Cloudcroft, New Mexico

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Cloudcroft is a village in Otero County, New Mexico and is within the Lincoln National Forest. The population was 749 at the 2000 census. At 8,600 feet (2,600 m) above sea-level in an otherwise arid region, the mild summer makes it a popular tourist attraction in West Texas and New Mexico. It was named by Fodors in 2002 as the Number 3 "Most Overlooked and Underrated Destination Spot."[1] Tourism remains the primary economic driver of the village.

Two large ground terminals for the Tracking and Data Relay Satellite System are located near Cloudcroft, and are a source of high-technology employment.

Several communities linked with Cloudcroft: Weed, Lost Lodge, Sunspot, Mayhill, Piñon, and Timberon.



In the 1890s, the El Paso and Northeastern Railroad, organized by brothers Charles Bishop Eddy and John Arthur Eddy, arrived in the newly founded town of Alamogordo intending to continue the rail line north to the mining town of White Oaks and beyond. This required a steady supply of timber. In 1898 the Eddy brothers sent a survey crew into the Sacramento Mountains to determine the feasibility of extending a line up the summit to harvest the forests. The crew reported that not only was it possible, but the area could attract visitors. The name of Cloudcroft–a pasture for the clouds–was suggested and work on the line soon began.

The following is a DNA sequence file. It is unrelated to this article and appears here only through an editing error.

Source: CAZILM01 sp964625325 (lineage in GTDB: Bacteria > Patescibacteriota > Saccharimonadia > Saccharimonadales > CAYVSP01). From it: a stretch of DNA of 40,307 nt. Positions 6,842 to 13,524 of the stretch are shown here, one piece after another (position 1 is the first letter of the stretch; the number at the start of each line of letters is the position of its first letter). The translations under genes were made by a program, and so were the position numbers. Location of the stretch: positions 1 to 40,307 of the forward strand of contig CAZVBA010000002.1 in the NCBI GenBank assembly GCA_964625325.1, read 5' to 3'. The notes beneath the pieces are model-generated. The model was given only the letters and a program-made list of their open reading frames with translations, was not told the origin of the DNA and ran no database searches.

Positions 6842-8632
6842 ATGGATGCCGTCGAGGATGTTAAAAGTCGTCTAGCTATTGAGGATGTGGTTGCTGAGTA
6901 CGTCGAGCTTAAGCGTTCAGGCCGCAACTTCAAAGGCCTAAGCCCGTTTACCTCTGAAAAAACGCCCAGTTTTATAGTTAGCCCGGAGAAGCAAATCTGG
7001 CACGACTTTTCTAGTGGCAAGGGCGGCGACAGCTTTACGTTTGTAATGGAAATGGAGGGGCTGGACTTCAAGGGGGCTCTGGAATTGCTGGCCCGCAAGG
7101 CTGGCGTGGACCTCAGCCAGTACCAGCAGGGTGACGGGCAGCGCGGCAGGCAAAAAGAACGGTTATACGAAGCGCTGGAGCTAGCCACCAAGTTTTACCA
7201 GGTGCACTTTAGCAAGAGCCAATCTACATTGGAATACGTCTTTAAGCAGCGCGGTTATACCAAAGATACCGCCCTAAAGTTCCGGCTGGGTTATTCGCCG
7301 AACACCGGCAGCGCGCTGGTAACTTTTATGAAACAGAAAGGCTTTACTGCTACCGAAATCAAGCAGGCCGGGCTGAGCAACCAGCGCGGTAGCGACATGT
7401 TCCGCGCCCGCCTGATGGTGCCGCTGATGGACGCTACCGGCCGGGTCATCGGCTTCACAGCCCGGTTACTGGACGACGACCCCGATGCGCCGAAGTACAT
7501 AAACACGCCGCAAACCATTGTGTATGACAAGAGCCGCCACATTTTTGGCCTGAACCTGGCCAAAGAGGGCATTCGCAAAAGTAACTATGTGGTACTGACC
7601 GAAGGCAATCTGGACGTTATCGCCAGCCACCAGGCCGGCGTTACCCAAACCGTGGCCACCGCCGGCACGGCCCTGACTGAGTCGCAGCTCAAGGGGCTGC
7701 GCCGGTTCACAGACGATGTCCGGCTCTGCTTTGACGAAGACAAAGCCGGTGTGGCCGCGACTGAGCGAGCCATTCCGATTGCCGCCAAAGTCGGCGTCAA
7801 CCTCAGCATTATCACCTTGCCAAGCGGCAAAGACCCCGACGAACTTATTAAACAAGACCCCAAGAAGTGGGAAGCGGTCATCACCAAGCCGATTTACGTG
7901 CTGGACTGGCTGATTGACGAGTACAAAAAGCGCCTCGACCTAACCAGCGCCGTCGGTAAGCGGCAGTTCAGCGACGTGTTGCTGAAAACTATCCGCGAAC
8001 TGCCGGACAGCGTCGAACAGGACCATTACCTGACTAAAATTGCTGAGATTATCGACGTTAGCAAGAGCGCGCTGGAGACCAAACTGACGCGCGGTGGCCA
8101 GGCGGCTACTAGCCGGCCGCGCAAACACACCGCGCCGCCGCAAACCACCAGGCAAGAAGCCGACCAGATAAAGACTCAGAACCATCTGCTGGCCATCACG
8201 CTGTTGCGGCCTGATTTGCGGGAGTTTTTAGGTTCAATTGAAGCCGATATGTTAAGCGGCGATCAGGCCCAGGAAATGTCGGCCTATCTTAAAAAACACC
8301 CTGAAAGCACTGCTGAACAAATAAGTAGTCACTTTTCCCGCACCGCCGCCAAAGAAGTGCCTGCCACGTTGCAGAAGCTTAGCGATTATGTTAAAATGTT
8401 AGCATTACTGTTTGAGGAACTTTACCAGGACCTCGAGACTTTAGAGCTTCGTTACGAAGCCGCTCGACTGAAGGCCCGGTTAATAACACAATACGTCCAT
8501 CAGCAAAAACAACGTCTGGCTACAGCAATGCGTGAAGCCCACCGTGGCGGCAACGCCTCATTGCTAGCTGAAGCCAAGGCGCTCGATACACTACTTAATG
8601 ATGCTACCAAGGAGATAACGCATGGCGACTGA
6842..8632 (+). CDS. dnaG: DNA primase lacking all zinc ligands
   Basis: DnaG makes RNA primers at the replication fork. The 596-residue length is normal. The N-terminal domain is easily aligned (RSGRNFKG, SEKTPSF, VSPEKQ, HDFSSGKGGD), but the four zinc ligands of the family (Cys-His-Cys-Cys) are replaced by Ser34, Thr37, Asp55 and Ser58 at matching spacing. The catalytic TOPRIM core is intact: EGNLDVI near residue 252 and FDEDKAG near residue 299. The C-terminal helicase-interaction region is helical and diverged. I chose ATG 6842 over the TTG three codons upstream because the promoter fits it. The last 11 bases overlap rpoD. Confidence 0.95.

By the end of the year, the rail line had been extended as far as Toboggan Canyon, and construction was started on a pavilion at the summit to provide accommodations for the anticipated tourists. It consisted of a dining room, kitchen, parlor, entertainment hall, and 40 tents set on wooden platforms. In June 1899, The Pavilion was formally opened by John Eddy. The first visitors rode the train as far as Toboggan and finished the journey by stagecoach. Favorable reports in newspapers quickly made Cloudcroft a popular destination. An additional resort, The Lodge, was built as a more upscale alternative to The Pavilion. The rail line arrived in Cloudcroft in early 1900, and in June 1900 the train depot was finished, located just west of The Pavilion. Meeting the trains became a daily activity in the village, with three arriving each day, bringing lumber, mail, and passengers.

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